Thursday, November 18, 2010

An on-the-ground perspective on Haiti from a clean water specialist

A Calgary, Alberta man who specializes in clean water solutions has just returned from Haiti. Olivier Mills works for the Centre for Affordable Water and Sanitation Technology, a non-profit that does water and sanitation work for development organizations. Mills provided a unique on-the-ground perspective to Calgary Herald writer Valerie Fortney on the cholera outbreak. In the interview, Mills says that the Haitian people have seen too much, but are still resilient.

On this latest of three trips to Haiti this year, Mills was planning to spend time working with a local women's organization to utilize such simple, effective household technologies as biosand filters. But his itinerary took a major detour when, right about the time he landed, the cholera outbreak hit.

Suddenly, he found himself being called on for emergency advice and help.

"In some ways it was chaotic because there were international non-governmental organizations that didn't know the technical aspects of handling cholera," he says, shaking his head.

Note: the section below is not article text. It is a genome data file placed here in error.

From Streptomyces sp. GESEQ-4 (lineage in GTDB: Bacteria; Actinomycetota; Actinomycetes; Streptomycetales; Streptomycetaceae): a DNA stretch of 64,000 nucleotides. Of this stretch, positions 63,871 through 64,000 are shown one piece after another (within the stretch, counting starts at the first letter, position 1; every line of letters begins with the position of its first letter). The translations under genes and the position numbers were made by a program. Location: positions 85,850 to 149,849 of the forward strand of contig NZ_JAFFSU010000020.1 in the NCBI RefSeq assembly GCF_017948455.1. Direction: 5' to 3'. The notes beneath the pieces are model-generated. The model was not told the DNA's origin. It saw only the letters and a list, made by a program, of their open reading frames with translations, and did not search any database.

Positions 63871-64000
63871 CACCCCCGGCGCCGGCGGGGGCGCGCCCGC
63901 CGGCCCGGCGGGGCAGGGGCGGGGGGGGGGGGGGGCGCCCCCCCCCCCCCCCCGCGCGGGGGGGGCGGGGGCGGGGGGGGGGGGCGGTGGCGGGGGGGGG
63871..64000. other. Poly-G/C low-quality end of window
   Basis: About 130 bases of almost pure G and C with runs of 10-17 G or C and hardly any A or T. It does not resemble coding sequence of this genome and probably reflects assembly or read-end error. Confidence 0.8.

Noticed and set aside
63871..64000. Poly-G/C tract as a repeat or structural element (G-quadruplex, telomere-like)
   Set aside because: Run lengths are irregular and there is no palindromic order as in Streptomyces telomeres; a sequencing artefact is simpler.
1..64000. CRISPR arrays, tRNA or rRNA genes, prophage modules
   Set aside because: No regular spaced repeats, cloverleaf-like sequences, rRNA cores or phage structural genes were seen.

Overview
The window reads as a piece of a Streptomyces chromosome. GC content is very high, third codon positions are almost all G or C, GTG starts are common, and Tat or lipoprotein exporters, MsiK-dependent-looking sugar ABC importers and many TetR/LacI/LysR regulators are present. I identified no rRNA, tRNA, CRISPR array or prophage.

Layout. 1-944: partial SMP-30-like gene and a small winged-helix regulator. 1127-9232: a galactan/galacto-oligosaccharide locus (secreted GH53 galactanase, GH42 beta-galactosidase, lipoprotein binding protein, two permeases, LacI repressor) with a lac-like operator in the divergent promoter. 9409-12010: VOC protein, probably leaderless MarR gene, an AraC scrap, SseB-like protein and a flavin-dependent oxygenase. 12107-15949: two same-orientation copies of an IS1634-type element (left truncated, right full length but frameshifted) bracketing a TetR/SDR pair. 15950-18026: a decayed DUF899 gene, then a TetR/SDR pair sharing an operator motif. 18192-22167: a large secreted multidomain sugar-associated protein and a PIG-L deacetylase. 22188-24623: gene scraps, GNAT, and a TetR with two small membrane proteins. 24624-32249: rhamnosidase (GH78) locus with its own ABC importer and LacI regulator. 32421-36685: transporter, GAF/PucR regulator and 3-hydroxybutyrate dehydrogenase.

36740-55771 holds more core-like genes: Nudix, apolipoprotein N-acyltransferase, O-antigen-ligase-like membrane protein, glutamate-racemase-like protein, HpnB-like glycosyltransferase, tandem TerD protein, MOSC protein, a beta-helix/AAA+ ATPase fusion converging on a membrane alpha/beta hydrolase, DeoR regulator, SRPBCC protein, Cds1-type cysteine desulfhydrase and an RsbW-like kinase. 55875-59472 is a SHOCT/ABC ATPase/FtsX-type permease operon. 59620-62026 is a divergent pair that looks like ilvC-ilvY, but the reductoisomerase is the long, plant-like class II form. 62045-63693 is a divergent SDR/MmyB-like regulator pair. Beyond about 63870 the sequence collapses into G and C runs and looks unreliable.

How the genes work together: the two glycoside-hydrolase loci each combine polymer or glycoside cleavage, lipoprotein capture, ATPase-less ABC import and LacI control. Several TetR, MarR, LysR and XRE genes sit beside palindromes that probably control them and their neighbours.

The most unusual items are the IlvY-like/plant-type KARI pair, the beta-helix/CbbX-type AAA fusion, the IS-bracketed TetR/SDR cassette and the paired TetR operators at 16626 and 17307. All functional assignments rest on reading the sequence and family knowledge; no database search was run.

"In other ways, it was calm, because so many people living there didn't know anything about cholera or, if they did, had a 'whatever' attitude to this latest crisis. They're not complacent, they've just seen too much."

In addition to helping other NGO's respond to the crisis with his expert advice, Mills provided the Haitian government with a copy of CAWST's guidelines for preventing cholera, which was widely distributed throughout Haiti.

Mills, whose job as part of CAWST is to help prevent such outbreaks from gaining traction in the first place, found much of the experience frustrating.

"The government of Haiti is more interested in the upcoming election than the safety of its people," he says. "They are stating that the outbreak will be over on Dec. 12, which is completely nuts."

Read more:

No comments: